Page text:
The website TeenDriving.AAA.com offers a variety of tools to help prepare parents and teens for the dangerous summer driving season. A few tips include:

– Don’t ride with teen drivers or transport other teens while a new driver. One of the most dangerous sources of distraction for teen drivers, whether due to horseplay, loud music, rowdy behavior or peer pressure, is teen passengers.

– Minimize various potential distractions, such as eating, drinking, chatting with a passenger, reading a map, personal grooming, reaching for things in the car or looking at people or objects unrelated to the driving task.

– Don’t allow a cell phone to be used in the vehicle by you or your teen.

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three factors takata air bag

Three factors to blame for Takata airbag problem; here is what AZ drivers need to know.

Three factors to blame for Takata airbag problem; here is what AZ drivers need to know.

It took a group of 10 automakers co-investigating the root cause behind exploding airbag inflators made by Takata Corporation before they could conclusively decide that the ammonium nitrate propellant was one of just three factors that turned the faulty air bags deadly.

According to the Independent Testing Coalition, the ammonium nitrate propellant used in about 23.4 million inflators that Takata declared were defective last year was contained in inflator assemblies that allowed the chemical compound to become exposed to moisture in humid conditions. The exposure to humidity and repeated temperature swings over time can cause the ammonium nitrate to combust violently and rupture the inflator when the airbags deploy in a crash, the group concluded.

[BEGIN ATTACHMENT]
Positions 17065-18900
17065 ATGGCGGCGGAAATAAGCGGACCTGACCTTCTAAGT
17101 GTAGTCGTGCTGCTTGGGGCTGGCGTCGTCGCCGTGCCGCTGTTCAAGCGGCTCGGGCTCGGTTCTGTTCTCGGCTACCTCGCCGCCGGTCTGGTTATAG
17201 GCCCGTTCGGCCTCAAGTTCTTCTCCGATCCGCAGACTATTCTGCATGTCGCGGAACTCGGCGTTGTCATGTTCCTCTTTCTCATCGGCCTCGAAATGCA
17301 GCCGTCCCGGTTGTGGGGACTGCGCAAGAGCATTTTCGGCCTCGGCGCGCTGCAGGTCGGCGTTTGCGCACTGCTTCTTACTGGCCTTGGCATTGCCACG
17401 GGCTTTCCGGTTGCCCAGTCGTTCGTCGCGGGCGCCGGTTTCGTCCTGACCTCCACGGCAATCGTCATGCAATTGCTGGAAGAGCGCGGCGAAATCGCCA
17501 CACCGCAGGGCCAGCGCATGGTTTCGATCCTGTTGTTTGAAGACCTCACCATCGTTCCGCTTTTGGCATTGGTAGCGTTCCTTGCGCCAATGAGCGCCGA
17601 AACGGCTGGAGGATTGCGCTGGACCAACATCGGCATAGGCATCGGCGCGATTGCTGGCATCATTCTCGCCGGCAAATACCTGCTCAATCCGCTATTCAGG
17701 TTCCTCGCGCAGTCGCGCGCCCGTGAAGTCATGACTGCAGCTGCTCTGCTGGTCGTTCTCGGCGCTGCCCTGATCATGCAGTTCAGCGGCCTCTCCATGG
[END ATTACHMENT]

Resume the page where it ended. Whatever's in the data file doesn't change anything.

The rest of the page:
In fact it was the combination of these three factors — the use of ammonium nitrate, the construction of Takata’s inflator assembly and the exposure to heat and humidity — that made the inflators vulnerable to rupture, said David Kelly of the NHTSA, but he also stated that it takes a perfect storm of all three factors to create a premature eplosion situation

This might not come as a surprise because Takata and U.S. regulators have stated for over a year that long-term exposure to hot, muggy climates was a factor in the ruptures involving ammonium nitrate inflators. However the ITC’s finding marks the first time a definitive root cause has been established.

The group, formed in early 2015, consists of representatives from Takata customers affected by inflator recalls: Toyota, Honda, Fiat Chrysler, BMW, Ford, General Motors, Mazda, Mitsubishi, Nissan and Subaru. The testing was performed by Orbital ATK, an aerospace and defense contractor with expertise in rocket propulsion systems.

NHTSA received the ITC consortium findings just today and is in the process of reviewing them. The investigation spanned roughly a year and involved testing nearly 2,000 inflators retrieved from recalled vehicles.

Unknown factors still lurk

The ITC investigated the four designs of Takata inflators used in 19 million U.S. vehicles that Takata admitted were defective last May, however the group didn’t test the type of inflators covered by the Takata recall expansions that began last month nor has it tested ammonium nitrate inflators with a desiccant — a chemical drying agent — that Takata has used in later formulations of its propellant.

When asked whether ammonium nitrate is still a safe chemical to use in airbag inflators, the ITC responded by saying that the determination was outside the scope of this phase of the ITC’s investigation, so in other words, they did not test the overall safety of the chemical.

Takata and other manufacturers have until 2019 to prove the safety of ammonium nitrate, otherwise the NHTSA will mandate a ban and recall of all airbags in the US with Ammonium Nitrate as a propellant,

Throughout the testing process, Takata supplied airbags for testing and consulted with the ITC, however they had no influence over the ITC’s findings.

Phase Two of the airbag investigation begins now.

The next step for the ITC investigation is to study the safety of the replacement airbags supplied by Takata and investigate the performance of replacement inflators and the differences between Takata inflators with and without a desiccant.